Commercializing the university
Academic Capitalism and the New Economy: Markets, State, and Higher Education, by Sheila Slaughter and Gary Rhoades. Baltimore, Md.: Johns Hopkins University Press, 2004, 424 pp.
Sixty years ago, in Science, the Endless Frontier, Vannevar Bush defined the context that would guide the federal government’s massive investment in research capacity. After arguing that “industry is generally inhibited by preconceived goals, by its own clearly defined standards, and by the constant pressure of commercial necessity,” Bush proclaimed that the nation’s leading universities were the right home for large-scale scientific research projects. “It is chiefly in these institutions that scientists may work in an atmosphere which is relatively free from the adverse pressure of convention, prejudice, or commercial necessity,” Bush wrote. “At their best they provide the scientific worker with a strong sense of solidarity and security, as well as a substantial degree of personal intellectual freedom. All of these factors are of great importance in the development of new knowledge, since much of new knowledge is certain to arouse opposition because of its
Today, however, Bush’s description of the U.S. university as a free academy untainted by commercial necessity is largely an anachronism. The hallmarks of change are simply cataloged: the 1980 passage of the Bayh-Dole legislation that allowed (some would say, mandated) universities to own, develop, and profit from the federally funded research performed by their faculty; the rising dominance of a handful of commercial publishers who have extracted substantial profits from their near monopoly of scholarly publications in the sciences; the increasing amount of federal funding going to an even smaller set of research universities; and the insistence that the dissemination of research results wait until the intellectual property rights of the university and the principal investigator are fully secured. It is a world in which principal investigators are regularly reminded not to say too much in public or even in private among colleagues lest they violate the nondisclosure agreements that increasingly govern the dissemination of scientific results.
What remains, of course, is the federal government’s direct support of universities and their research interests and capacities— and that too is an important part of the story.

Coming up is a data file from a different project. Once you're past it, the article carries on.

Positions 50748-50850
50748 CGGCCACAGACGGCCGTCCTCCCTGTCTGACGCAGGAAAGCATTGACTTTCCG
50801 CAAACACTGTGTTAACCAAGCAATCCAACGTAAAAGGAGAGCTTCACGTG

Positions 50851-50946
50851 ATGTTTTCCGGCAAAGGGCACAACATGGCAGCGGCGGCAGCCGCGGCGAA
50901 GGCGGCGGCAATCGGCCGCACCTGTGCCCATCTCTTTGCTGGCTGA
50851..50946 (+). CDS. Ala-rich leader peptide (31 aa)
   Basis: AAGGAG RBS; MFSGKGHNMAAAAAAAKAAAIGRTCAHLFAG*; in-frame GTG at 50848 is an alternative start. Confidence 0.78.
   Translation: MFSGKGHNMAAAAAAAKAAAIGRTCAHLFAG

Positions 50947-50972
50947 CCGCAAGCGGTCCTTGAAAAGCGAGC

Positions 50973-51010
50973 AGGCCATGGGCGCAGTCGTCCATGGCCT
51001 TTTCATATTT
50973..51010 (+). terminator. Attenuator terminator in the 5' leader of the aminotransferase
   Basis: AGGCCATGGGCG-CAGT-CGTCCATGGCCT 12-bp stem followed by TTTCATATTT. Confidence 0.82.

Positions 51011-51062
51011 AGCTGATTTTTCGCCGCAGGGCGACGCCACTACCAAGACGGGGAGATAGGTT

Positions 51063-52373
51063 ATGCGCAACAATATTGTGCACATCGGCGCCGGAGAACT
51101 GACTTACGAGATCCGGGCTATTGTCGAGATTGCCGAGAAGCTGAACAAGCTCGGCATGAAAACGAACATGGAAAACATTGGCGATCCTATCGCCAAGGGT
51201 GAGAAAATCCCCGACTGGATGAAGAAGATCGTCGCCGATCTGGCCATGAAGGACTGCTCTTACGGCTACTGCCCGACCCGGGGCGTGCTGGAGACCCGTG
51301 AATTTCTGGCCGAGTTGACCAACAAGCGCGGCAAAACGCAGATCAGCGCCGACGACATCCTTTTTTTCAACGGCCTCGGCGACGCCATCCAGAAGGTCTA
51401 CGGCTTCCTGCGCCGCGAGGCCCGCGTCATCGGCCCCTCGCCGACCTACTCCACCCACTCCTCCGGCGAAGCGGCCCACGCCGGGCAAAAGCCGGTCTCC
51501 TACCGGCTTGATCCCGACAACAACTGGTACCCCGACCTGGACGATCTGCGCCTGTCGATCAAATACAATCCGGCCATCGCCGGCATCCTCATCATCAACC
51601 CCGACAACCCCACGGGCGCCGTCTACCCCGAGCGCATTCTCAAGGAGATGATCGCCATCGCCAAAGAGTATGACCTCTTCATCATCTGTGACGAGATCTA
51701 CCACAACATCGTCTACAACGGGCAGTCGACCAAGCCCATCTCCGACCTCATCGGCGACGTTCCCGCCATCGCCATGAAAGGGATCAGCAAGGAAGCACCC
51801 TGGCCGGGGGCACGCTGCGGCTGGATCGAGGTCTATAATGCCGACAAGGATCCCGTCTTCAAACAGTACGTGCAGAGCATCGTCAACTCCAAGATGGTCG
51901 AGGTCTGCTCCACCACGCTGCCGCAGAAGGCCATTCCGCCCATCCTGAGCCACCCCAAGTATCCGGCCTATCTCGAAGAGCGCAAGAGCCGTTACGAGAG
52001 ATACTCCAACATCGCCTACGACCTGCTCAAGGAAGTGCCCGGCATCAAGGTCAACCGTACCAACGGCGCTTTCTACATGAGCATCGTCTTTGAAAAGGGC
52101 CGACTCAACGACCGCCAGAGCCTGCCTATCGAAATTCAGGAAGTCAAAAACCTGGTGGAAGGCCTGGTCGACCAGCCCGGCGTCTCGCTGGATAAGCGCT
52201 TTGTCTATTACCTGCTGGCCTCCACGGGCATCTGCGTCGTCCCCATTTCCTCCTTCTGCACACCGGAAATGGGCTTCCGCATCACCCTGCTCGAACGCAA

Bush and his intentions notwithstanding, what the federal government has created—through the National Institutes of Health (NIH) and the National Science Foundation (NSF) along with the often larger research contracts proffered by the Departments of Defense (DOD) and Energy—is a massive market for research in which the growth of real revenue has become the strategic imperative of every major research university. The result is that the 60 or so largest research universities that win most of these awards have become market enterprises, organized and rewarded as though they were commercial endeavors.
The impact that this rise of market forces has had on the U.S. university is examined by Sheila Slaughter and Gary Rhoades in Academic Capitalism and the New Economy. Their work is an important though too often meandering exploration of how changing values combined with escalating opportunities to recast how and why universities and their faculties engage in scientific research. The villain of the piece—though Slaughter and Rhoades would probably argue that their tale has no villains—is the neoliberal state that “focuses not on social welfare for the citizenry as a whole but on enabling individuals as economic actors. To that end, neoliberal states move resources from social welfare to production functions.” The result is what the authors call “regime change.” Pushed aside are the academic values and the organizational rules that the sociologist Robert Merton gave voice to in the 1950s and that Bush championed in Science, the Endless Frontier: a way of thinking that stressed knowledge as a public good, that supported university autonomy, and that precluded scientists from having a direct stake in research outcomes. What has emerged instead is an “academic capitalist knowledge regime” that restricts the flow of knowledge precisely because scientific results bring economic advantage to the universities and the faculty responsible for their production. “The academic capitalism knowledge regime,” they write, “values knowledge privatization and profit taking in which institutions, inventor faculty, and corporations have claims that come before those of the public.”